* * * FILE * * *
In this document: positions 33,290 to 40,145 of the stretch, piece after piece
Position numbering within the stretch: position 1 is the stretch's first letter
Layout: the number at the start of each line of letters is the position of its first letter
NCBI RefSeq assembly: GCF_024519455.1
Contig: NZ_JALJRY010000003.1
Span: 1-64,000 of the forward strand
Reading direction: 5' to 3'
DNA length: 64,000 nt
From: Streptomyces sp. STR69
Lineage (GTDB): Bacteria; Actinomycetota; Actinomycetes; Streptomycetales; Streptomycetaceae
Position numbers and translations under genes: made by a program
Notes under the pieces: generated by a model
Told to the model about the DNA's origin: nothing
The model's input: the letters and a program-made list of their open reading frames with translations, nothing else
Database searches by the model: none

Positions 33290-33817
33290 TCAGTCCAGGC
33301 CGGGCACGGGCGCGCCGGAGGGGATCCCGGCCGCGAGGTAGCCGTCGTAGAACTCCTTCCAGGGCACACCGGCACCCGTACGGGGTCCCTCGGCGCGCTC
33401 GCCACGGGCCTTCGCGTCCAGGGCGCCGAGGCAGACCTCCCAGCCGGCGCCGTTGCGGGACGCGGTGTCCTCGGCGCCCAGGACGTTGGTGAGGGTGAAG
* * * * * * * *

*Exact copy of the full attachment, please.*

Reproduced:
In this document: positions 33,290 to 40,145 of the stretch, piece after piece
Position numbering within the stretch: position 1 is the stretch's first letter
Layout: the number at the start of each line of letters is the position of its first letter
NCBI RefSeq assembly: GCF_024519455.1
Contig: NZ_JALJRY010000003.1
Span: 1-64,000 of the forward strand
Reading direction: 5' to 3'
DNA length: 64,000 nt
From: Streptomyces sp. STR69
Lineage (GTDB): Bacteria; Actinomycetota; Actinomycetes; Streptomycetales; Streptomycetaceae
Position numbers and translations under genes: made by a program
Notes under the pieces: generated by a model
Told to the model about the DNA's origin: nothing
The model's input: the letters and a program-made list of their open reading frames with translations, nothing else
Database searches by the model: none

Positions 33290-33817
33290 TCAGTCCAGGC
33301 CGGGCACGGGCGCGCCGGAGGGGATCCCGGCCGCGAGGTAGCCGTCGTAGAACTCCTTCCAGGGCACACCGGCACCCGTACGGGGTCCCTCGGCGCGCTC
33401 GCCACGGGCCTTCGCGTCCAGGGCGCCGAGGCAGACCTCCCAGCCGGCGCCGTTGCGGGACGCGGTGTCCTCGGCGCCCAGGACGTTGGTGAGGGTGAAG